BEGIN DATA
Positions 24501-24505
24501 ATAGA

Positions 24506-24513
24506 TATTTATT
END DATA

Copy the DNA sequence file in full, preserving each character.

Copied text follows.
Positions 24501-24505
24501 ATAGA

Positions 24506-24513
24506 TATTTATT